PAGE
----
The Cubs still have not hung a loss on Tim Lincecum at Wrigley.

With Wednesday’s victory, the Cubs improved to 33-48 on the season, 15 games below .500 …

Ryan Dempster showed how good he could be on Wednesday night. Dempster out pitched Tim Lincecum and deserved a win.

Dempster found a rhythm early and took advantage of a very aggressive Giants offense. Dempster’s pitch counts per inning on Wednesday night: 10, 15, 8, 12, 6, 7, 9, 11 and 5.

The Cubs wasted a big chance in the fifth inning to push across a run. Blake DeWitt led off the fifth with a double to right. Lincecum then uncorked a wild pitch on the first offering to Alfonso Soriano. DeWitt advanced to third with no outs in a scoreless game.

Alfonso Soriano worked the count to 3-2 before swinging at a ball in the left-hander’s batter’s box for the first out of the inning. Reed Johnson was patient, ran the count to 2-2 but was caught looking at an inside pitch for strike three. Lincecum intentionally walked Geovany Soto, the first free pass of the game. Ryan Dempster struck out to end the inning.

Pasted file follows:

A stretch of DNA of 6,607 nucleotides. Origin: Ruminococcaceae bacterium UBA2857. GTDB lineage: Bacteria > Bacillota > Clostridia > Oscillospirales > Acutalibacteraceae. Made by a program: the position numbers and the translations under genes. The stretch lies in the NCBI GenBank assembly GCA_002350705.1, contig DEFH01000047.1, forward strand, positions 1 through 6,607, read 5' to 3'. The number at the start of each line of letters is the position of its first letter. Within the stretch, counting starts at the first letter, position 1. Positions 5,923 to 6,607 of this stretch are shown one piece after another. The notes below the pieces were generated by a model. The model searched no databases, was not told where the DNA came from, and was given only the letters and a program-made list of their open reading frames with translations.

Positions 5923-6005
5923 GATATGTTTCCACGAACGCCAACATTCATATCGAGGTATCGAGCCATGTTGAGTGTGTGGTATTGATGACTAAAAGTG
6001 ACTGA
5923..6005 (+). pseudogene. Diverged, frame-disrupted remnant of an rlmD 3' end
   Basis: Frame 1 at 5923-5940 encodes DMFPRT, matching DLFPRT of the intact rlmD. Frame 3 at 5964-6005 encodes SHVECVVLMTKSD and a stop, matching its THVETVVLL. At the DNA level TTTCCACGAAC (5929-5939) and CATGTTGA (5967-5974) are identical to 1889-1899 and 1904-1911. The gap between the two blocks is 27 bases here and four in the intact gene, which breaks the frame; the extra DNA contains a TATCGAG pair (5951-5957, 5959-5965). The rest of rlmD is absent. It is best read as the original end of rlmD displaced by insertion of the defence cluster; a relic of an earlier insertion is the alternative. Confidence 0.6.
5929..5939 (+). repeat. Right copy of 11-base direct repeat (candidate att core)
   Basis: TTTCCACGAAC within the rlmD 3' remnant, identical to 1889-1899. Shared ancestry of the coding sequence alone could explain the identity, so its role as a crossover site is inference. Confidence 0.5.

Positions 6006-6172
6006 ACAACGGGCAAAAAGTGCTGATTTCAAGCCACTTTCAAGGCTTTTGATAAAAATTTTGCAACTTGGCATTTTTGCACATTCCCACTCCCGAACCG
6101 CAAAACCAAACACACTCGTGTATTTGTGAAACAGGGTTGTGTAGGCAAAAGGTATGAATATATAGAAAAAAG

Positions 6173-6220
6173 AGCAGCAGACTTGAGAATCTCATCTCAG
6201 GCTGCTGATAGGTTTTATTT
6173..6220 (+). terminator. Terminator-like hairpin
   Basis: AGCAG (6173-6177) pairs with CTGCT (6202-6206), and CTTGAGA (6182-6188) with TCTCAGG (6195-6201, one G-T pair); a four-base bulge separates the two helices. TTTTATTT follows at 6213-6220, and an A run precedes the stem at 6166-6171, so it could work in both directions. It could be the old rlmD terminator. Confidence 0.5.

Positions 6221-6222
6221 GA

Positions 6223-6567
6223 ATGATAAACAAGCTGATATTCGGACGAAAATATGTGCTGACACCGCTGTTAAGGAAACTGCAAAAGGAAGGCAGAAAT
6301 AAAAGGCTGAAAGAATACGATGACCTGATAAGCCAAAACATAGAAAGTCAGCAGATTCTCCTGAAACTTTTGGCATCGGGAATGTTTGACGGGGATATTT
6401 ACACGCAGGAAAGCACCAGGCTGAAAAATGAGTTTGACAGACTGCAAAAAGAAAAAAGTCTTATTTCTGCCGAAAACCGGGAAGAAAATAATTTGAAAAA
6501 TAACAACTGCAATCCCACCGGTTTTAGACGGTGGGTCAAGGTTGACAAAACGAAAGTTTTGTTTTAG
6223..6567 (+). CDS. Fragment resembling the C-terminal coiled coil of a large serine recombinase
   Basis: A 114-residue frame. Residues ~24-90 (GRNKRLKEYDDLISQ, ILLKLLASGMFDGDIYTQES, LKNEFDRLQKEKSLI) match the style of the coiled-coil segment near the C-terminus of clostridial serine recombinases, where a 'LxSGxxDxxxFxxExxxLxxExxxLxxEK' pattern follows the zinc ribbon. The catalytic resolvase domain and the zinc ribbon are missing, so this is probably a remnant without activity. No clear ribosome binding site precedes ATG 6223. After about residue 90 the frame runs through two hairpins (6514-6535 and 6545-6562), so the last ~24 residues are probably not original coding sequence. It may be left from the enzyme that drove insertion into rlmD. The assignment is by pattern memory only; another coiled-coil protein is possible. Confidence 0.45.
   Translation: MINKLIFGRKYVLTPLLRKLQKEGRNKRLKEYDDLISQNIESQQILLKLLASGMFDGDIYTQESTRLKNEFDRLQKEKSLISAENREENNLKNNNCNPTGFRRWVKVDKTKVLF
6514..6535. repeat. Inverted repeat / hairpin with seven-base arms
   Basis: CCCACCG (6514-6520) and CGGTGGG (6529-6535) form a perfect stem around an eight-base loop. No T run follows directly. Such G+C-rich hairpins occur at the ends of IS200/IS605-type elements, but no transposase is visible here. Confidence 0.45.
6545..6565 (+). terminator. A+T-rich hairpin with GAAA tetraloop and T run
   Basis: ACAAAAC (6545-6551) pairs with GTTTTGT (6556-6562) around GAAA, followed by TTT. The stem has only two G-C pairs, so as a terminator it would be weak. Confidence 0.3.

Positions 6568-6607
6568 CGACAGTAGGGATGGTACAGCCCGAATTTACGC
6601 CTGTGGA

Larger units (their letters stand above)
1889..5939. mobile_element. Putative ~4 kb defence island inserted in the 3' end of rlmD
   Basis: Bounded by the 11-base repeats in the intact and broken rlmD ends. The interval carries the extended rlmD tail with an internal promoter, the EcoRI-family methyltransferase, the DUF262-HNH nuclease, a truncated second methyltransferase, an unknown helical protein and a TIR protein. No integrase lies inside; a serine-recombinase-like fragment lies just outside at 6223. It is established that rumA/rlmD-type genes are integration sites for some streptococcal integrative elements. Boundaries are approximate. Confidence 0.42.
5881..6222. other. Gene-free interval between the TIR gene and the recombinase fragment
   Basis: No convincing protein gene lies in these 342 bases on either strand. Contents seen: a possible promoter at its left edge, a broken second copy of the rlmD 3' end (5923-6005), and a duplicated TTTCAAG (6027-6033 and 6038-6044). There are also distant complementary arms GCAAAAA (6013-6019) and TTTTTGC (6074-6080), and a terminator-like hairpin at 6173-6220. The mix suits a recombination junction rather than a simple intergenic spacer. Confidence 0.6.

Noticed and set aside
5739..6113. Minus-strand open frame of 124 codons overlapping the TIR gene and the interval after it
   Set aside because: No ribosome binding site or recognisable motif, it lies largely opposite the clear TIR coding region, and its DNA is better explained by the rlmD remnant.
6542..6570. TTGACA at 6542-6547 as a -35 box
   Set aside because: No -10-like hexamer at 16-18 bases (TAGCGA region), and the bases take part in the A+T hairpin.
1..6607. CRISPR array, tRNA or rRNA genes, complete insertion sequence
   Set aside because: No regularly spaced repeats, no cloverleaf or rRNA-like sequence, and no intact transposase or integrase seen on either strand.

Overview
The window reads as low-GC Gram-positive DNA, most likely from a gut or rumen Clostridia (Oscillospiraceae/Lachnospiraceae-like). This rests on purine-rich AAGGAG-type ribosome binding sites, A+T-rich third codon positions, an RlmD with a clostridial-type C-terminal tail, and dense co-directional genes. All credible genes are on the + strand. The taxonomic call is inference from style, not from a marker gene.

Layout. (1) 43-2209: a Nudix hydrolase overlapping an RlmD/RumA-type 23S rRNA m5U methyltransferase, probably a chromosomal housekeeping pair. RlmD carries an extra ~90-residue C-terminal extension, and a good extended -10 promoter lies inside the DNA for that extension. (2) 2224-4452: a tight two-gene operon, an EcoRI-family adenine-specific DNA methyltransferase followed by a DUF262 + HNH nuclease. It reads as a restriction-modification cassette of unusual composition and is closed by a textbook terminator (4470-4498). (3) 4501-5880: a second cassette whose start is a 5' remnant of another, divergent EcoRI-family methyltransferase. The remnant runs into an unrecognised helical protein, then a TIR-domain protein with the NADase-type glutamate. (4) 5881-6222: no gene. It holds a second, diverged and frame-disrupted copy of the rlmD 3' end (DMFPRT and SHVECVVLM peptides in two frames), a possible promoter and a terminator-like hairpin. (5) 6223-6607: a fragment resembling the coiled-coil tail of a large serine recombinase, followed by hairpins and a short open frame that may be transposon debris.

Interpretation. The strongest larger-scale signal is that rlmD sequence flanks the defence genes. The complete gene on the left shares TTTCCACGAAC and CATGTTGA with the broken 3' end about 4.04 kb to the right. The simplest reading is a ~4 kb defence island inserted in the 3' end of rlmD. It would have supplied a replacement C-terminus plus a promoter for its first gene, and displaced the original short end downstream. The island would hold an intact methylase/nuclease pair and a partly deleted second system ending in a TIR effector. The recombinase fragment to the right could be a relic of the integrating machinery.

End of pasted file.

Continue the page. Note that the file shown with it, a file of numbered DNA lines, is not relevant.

Ryan Dempster kept the Giants off the board in the sixth and retired the Giants in order on seven pitches. The Cubs did nothing against Lincecum in the sixth … and Dempster sat down the Giants in order in the seventh.

With nothing but goose eggs on the board, Carlos Pena led off the seventh with a double to right. Blake DeWitt ripped Lincecum’s first pitch into right. Pena scored … 1-0 Cubs. With Alfonso Soriano at the plate, DeWitt swiped second. Soriano struck out again for the first out of the inning.

Reed Johnson hit the first pitch to Tejada at short. Blake DeWitt broke from second and was thrown out at third. Johnson reached first and advanced to second on Soto’s second walk of the night. With runners on first and second with two out, Dempster struck out to end the inning.